The Hounds Of Hell

at | 30 Replies

Tally NO!

Tullaroan, County Kilkenny

John Fitzgerald writes:

Farmer Norman Daniels of Tullaroan, County Kilkenny has suffered numerous incursions from hunts over the years. Hunts cause extensive damage to farm property nationwide and many landowners consider them a nuisance, and in some instances a grave threat, that they can ill afford

But this time (the incident happened over Christmas), Norman Daniels had a camcorder ready to record the type of hunt havoc landowners have to contend with on a weekly basis every season in Ireland.

As The Irish Council Against Bloodsports say on their facebook page: “This all demonstrates yet another good reason for hunting with hounds to be banned in Ireland.”

Fight!

Irish Council Against Bloodsports

30 thoughts on “The Hounds Of Hell

  1. Bort

    Who is left in Ireland that is actually pro fox hunting? It’s a strange one, not many farmers have much gra for foxes. But most sheep farmers if they find a dog on their land would be putting a bullet in it, even if it’s their best pal next door’s dog

    Reply
    1. The Old Boy

      I often wondered about that. Farmers aren’t famous for their tolerance of trespassing, especially when loose dogs are involved, and there would be one or two who wouldn’t be slow with the shotgun.

      I can’t imagine too many of them ringing their cloth caps and tugging their forelocks as the hunt passes these days.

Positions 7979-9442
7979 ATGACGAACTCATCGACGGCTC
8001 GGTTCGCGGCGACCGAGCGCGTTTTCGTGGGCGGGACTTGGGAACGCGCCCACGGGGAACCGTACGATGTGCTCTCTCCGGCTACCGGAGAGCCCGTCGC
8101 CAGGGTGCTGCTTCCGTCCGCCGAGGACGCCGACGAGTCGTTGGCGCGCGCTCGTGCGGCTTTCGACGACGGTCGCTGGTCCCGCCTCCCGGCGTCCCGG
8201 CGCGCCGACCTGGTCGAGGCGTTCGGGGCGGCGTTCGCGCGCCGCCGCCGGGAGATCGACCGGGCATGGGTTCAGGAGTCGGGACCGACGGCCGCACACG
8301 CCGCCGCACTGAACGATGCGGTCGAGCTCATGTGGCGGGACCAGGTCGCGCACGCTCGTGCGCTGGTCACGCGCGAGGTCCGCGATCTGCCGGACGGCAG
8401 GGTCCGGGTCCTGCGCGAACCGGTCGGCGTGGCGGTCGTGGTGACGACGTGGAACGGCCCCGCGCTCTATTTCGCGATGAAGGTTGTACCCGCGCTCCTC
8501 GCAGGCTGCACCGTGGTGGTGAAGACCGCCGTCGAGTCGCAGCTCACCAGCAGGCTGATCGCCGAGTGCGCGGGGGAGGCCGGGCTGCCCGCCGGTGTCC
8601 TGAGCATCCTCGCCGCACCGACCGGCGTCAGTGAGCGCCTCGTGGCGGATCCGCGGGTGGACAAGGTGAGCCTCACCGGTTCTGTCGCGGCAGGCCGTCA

Reply
  2. Janet, I ate my Avatar

    I don’t really get it
    did they wreak the gaff or just run through it
    I don’t see them worrying livestock

    Reply
    1. some old queen

      You won’t see it but a farm animal can hear and smell a pack of howling dogs then panic a long way off.

      Without compensation a farmer may have cows aborting 3-4 days later and sheep having to be euthanized because of fright or slowly starving when they caught up in barbed wire.

      It is complete myth that farming people support hunting.

      Reply
  3. Andrew

    I know plenty of people that are pro fox hunting.
    Hunts would normally only traverse lands where permission has been obtained from the land owner in advance.

    Reply
    1. Robert

      Well as valuable as your anonymous anecdotal information is, this non-anonymous video evidence is very much to the contrary.

      Reply
    2. some old queen

      Dogs do not respect boundaries and as pointed out above, even if they do there is no guarantee that neighbouring farm animals will not be harmed.

      Reply
  4. Kolmo